Abusers give vice a bad name

Thursday, July 27th, 2023

According to our prevailing civic religion, Bryan Caplan asks, who are we supposed to resent, stigmatize, and punish in response to drug and alcohol addiction?

First and foremost, the producer. Anyone who makes money off of human misery.

Second and secondarily, the typical user. Sure, they rarely experience severe personal blowback. But they normalize deviant behavior. And they put money into the pockets of the vendors of sin, allowing them to flourish.

Last and least, the “abuser” or “addict.” Personally, they may disgust us. Yet the bipartisan position is that archetypal abusers are victims who deserve general sympathy and taxpayer assistance.

I say that these priorities are confused at best.

Visualize a world full of moderate users of every alleged vice. You might not approve, but what’s the big deal? The moderate users do their jobs, live in homes, take care of their families, and keep their friends. They’re not perfect, but who is?

The picture doesn’t change if you add thriving legal businesses supplying all these moderate users with their desired products.


The difference between me and normal observers: I don’t consider extreme abusers or “addicts” to be victims. I consider them victimizers. They aren’t a symptom of a greater social problem. They are the greater social problem. Abusers have and continue to make evil choices. Granted, it logically possible to end up on Fentanyl Row through tremendously bad luck. Empirically, however, everything I’ve read on poverty convinces me that the root cause of such residence is almost invariably extraordinarily irresponsible behavior.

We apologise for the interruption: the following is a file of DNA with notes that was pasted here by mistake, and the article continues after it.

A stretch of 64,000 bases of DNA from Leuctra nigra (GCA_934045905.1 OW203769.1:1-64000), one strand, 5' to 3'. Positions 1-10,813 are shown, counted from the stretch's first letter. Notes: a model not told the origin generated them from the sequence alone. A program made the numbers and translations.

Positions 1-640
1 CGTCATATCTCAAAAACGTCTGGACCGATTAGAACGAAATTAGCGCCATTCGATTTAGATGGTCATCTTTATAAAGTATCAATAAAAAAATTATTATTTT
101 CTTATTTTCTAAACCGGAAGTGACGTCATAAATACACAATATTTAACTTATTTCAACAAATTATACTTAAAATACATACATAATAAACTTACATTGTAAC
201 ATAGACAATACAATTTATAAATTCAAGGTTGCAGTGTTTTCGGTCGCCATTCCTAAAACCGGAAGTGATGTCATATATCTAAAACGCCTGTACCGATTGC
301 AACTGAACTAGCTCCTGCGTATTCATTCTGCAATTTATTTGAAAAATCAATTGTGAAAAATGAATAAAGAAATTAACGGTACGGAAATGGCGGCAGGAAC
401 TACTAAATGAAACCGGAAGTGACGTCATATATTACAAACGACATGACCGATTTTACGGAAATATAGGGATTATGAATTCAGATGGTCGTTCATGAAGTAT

Abusers don’t just mistreat their families, friends, neighbors, and passersby. Even worse, they give vice a bad name. Abusers inspire the indiscriminate, unjust “wars” on innocent users. They inspire prohibition, which takes production out of the hands of ordinary businesspeople and into the hands of criminals.


At minimum, you can impose the standard punishments for theft. Which is easy, because if you examine encampments, ill-gotten wares are in plain sight. Stealing shopping carts is a crime. Stealing bicycles is a crime. It’s crazy for cops to look the other way when shifty characters violate property rights in plain sight. And unless you oppose the very existence of public property, you can also consistently favor enforcement of laws against trespassing on, vandalizing, and defiling public property. Enforcing all of this doesn’t precisely make abuse illegal, but it comes close.


But in a strange sense, both gun control and prohibition grow out of softness. A system with the moral courage to harshly, swiftly, and surely punish violence would have little need of gun control. A system with the moral courage to harshly, swiftly, and surely punish abusers for stealing, trespassing, vandalizing, and defiling would have little need of prohibition. In both cases, we haphazardly punish millions of innocents because we refuse to decisively punish thousands of clear-cut criminals.


  1. Wilbur Hassenfus says:

    It takes a lot more than “moral courage” to swiftly and surely punish violence (or anything else), and it’s harder yet to do it without punishing a fair number of innocent people. As a libertarian, Caplan is surely aware of this — at times when it doesn’t undermine the point he’s making.

  2. VXXC says:

    So, Caplan got robbed, eh?

    And now he’s hangin’ Bryan. Kill ‘em all. HANG THEM ALL !

    But not the moderate user, like Bryan.

  3. Michael van der Riet says:


    A very mature, well thought-out comment.

  4. Jim says:

    If abusers give vice a bad name, Bryan Caplan gives Jews a bad name.

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